Day 1 of the 2021 U.S. Open at Torrey Pines Golf Course in San Diego is in the books.
Round 1 is not over, though.
A 90-minute fog delay pushed the beginning of the tournament back. Thirty-six golfers were on the course when the day's action was suspended for darkness, so the first round will conclude early Friday morning before Round 2 can begin.
Louis Oosthuizen and Russell Henley sit atop the leaderboard at four under.
Oosthuizen caught fire during his round, knocking home birdies on Nos. 16-18. The putter cooperated, and he drilled an 18'11" putt on No. 16:
A 11'2" putt on No. 5 tied him with Henley:
Oosthuizen may have never won a U.S. Open, but he's been brilliant at the major with four top-nine finishes. Justin Ray of Twenty First Group provided some stats:
Oosthuizen did not finish his round, and he currently sits on the No. 8 green. He has about 12 yards for a birdie.
Henley entered the clubhouse as the tournament leader thanks to a four-under 67. Six birdies helped him emerge in first place, and he can thank his exceptional putting (fourth in strokes gained on the green).
Torrey Pines hasn't exactly been kind to Henley in the past, as he told Jason Sobel on SiriusXM Radio following his round:
But he was all smiles Thursday thanks to a fantastic short game.
It's awfully crowded at the top, though, and some of golf's best players are in the mix.
It's never a good sign for the competition when four-time major winner Brooks Koepka is lurking around, but that's the case as he finished the day two under.
Koepka was four under at one point after knocking home this birdie on No. 12:
A pair of bogeys knocked him down to two under, but he's certainly off to a great start.
It's been an eventual few weeks for another contender in Jon Rahm. The Spaniard was forced to withdraw from the Memorial Tournament after testing positive for COVID-19. He was leading the tournament by six strokes at 18 under going into Sunday.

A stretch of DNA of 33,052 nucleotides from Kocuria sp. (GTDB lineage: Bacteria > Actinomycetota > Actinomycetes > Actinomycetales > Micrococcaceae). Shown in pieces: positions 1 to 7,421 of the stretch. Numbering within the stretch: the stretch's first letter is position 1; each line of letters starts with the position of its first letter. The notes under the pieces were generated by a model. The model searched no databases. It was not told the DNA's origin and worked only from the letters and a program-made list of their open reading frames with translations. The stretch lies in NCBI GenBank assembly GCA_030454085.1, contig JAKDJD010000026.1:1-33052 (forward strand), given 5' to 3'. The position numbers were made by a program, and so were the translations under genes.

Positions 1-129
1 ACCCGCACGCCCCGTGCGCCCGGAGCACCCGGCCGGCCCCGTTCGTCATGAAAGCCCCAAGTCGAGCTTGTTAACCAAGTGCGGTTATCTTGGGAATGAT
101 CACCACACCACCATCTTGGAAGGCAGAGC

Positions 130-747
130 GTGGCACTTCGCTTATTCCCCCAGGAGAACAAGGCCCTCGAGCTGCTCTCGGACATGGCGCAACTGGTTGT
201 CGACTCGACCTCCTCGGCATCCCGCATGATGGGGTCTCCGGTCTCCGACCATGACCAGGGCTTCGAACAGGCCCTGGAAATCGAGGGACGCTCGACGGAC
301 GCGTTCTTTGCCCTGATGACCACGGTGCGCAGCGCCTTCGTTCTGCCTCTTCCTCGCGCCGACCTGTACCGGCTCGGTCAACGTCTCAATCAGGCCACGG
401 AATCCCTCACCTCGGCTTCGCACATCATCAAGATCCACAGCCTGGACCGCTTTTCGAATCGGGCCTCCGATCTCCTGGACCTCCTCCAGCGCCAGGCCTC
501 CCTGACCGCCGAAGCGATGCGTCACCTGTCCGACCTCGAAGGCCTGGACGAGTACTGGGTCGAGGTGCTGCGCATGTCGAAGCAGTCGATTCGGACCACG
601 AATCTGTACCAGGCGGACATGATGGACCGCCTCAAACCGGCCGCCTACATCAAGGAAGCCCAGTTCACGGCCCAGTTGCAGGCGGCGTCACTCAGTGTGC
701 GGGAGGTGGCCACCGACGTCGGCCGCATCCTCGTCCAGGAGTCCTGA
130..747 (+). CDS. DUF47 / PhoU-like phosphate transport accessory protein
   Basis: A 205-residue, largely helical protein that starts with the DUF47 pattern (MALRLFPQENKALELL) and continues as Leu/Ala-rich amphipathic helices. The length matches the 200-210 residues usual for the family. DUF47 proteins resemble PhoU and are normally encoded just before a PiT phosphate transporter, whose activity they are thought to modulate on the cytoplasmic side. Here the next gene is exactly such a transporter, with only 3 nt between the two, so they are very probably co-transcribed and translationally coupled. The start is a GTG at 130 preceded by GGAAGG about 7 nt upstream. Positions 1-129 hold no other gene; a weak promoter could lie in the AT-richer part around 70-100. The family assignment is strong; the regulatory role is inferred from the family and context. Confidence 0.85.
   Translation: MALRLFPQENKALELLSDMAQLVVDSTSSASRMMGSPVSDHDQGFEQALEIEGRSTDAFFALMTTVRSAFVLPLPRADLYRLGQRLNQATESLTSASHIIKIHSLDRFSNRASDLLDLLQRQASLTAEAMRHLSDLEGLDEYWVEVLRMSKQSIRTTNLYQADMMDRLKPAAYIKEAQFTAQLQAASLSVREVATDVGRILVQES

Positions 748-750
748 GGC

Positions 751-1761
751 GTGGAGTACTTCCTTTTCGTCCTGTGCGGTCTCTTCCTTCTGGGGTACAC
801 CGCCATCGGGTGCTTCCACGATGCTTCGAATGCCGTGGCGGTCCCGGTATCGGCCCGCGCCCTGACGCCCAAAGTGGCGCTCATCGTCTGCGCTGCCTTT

That was undoubtedly disappointing, but he's recovered and in great form, shooting two under on Thursday. This 30-feet birdie putt on No. 14 helped matters.
Masters champion Hideki Matsuyama is seeking his second major win of the year, and he's in good shape to do so at two under. He had three birdies and just one bogey.
Other notable contenders include 2019 Open champion Francesco Molinari (three under) and Xander Schauffele (two under).
On the flip side, a who's who of golf's biggest names sit below the one-over cut line going into Friday.
World No. 2 Justin Thomas is at two over. He started the day with 11 straight pars before bogeying No. 3.
He bogeyed No. 5 as well but came through with a clutch birdie on the tough par-four sixth (519 yards).
Thomas did finish with one more bogey but ended the day just one shot below the cut line, so he could very well end up playing this weekend despite his current position.
Three-time major winner Jordan Spieth is also on the outside looking into the picture at six over. He was treading water through 14 holes at two over, but a disastrous finish, which included a double bogey on No. 6, led to the six-over day.
It wasn't been a good day for former U.S. Open champions. Gary Woodland, the 2019 victor, is three over. He was one under through 10 holes but carded five bogeys from Nos. 11-17 before finishing with a birdie on the last.
Bryson DeChambeau, who was the only player to shoot under par in 2020, shot two over. His approach game didn't do him any favors, as he finished 127th in strokes gained.
PGA Championship winner Phil Mickelson's quest to win that elusive U.S. Open did not get off to a good start, as he's four over. The six-time major winner is still basking in the glow of his Wanamaker Trophy, though.
Justin Rose, the 2013 U.S. Open champion, had three straight bogeys from holes Nos. 4-6 to fall below the cut line. He has seven bogeys and zero birdies through 17 holes.
Webb Simpson, who won the U.S. Open the year before Rose, had a day to forget and finished eight over. Six bogeys on the front nine and a double bogey on No. 17 have all but sent Simpson home early.
All statistics via U.S. Open website.